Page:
Rabat - The latest World Bank (WB) report on the Moroccan economy in 2017 is still a source of unrest for the Moroccan government. After being rejected by a large part of the government, the document is sparking the indignation of the Moroccan economists.
Rabat – The latest World Bank (WB) report on the Moroccan economy in 2017 is still a source of unrest for the Moroccan government. After being rejected by a large part of the government, the document is sparking the indignation of the Moroccan economists.
The WB’s report’s conclusions on the health of the Moroccan economy were very severe. According to the bank, the economic model of the kingdom is at a crucial point. Morocco has not made enough progress to converge its economic growth with advanced countries in the coming decades.
The 300-page document providing a detailed diagnosis of the economic and social performance of Morocco over the last decades was vigorously debated during a round table organized by the Center of Reflection Aziz Belal (CERAB) and the Association of Economists of Morocco (AEM) last weekend, reports the newspaper L’Economiste.
The report was a very difficult pill to swallow for the members of CERAB and the AEM, who deemed it necessary to voice their response with a counter-report criticizing the work of the WB to help authorities understand the situation more clearly. Some economists even denounced what they believed to be “the emptiness at the root of the situation that prompted the experts of the World Bank to play the role of commentators instead of taking the initiative,” writes L’Economiste.
While some of the present experts explained that the report can not be questioned, they believe, however, that “the World Bank’s assumptions are wrong, do not reflect reality and its recommendations are biased.”
However, L’Economiste has tempered the ardor of critics of the WB’s report by reminding them that even political parties have evoked the weakness of the Moroccan economic model without making any corrections. To this objection, the circle of economists replied that “we must be the locomotives of ideas and not comment on what others write.”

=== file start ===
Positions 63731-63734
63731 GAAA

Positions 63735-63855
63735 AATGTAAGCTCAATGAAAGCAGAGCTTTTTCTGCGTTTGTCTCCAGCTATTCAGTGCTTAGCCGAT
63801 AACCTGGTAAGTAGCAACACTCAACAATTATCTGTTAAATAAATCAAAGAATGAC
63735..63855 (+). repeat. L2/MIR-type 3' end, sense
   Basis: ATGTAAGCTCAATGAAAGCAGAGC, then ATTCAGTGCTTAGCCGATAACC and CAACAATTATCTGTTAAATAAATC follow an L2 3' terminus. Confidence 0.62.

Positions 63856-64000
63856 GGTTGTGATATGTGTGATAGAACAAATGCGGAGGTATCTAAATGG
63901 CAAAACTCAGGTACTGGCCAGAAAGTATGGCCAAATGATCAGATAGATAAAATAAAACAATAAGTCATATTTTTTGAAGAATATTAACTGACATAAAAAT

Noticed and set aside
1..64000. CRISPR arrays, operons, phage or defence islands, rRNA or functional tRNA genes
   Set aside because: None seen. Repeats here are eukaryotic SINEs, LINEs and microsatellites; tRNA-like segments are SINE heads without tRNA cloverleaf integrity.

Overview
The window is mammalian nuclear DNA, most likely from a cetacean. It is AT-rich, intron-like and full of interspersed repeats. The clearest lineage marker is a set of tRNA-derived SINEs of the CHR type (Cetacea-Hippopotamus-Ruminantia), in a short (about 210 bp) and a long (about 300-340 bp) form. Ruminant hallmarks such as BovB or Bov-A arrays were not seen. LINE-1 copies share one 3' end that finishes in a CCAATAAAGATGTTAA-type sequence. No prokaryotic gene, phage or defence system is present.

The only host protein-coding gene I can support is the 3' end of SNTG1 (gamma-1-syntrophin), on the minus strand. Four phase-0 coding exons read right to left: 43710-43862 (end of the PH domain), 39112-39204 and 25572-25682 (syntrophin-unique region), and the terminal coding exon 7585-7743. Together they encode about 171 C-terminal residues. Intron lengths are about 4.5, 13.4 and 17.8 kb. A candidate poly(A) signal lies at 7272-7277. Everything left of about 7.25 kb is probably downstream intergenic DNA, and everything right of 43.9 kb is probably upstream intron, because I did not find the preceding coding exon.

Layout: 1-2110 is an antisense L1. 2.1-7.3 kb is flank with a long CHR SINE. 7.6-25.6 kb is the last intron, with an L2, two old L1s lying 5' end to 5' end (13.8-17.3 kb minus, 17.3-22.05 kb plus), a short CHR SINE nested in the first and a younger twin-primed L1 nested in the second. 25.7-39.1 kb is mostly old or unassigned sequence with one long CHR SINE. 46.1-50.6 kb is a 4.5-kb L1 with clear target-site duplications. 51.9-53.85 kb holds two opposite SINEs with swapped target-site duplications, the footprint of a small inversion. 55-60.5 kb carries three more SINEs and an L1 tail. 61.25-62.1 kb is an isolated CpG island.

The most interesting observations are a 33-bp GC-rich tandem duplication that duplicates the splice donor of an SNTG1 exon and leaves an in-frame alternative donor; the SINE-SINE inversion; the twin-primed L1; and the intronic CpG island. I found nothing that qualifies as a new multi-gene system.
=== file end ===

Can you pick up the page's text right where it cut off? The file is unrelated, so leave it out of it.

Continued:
Since its publication on May 15, the report sparked great controversy. Lahcen Daoudi, Minister of General Affairs stated during the presentation of the report that the government was having difficulty accepting the conclusions of the World Bank.
“We can agree on many things but relativize others. The report was drawn up according to the vision of the World Bank and it can not have the support of Morocco, especially on the political side. We want the World Bank to distance itself from certain discourses,” the minister said.
In the regional context, the Moroccan economy has shown resilience, with more vigorous growth than elsewhere. However, the World Bank stated that considering its efforts to invite investment, the Kingdom is poorly rewarded. In addition, the job content of growth has deteriorated, which results in a high unemployment rate of around 9 percent, with an alarming level among young people.
The World Bank’s accelerated economic convergence scenario assumes an increase in total factor productivity of 2 percent per annum and an increase in the employment rate of the working-age population to 55 percent by 2040 compared to 45 percent in 2015. The cumulative effect of increases in productivity and employment would lead to a stronger and sustained trend growth of at least 4.5 percent per year until 2040.
This challenge is certainly big, but is achievable, according to the report, by enacting a profound structural transformation of the economy and substantial efficiency gains. The report called on Morocco to make greater efforts to accumulate more intangible capital. The global institution advocates the reorientation of public policies towards the development of intangible capital, including human capital.
In this context, the bank stressed that any progress would be futile without educational reform. “An educational miracle” is paramount. The backlog accumulated by Morocco in this sector is so enormous that it would take about thirty years to match the level of learning currently observed in emerging countries such as Turkey.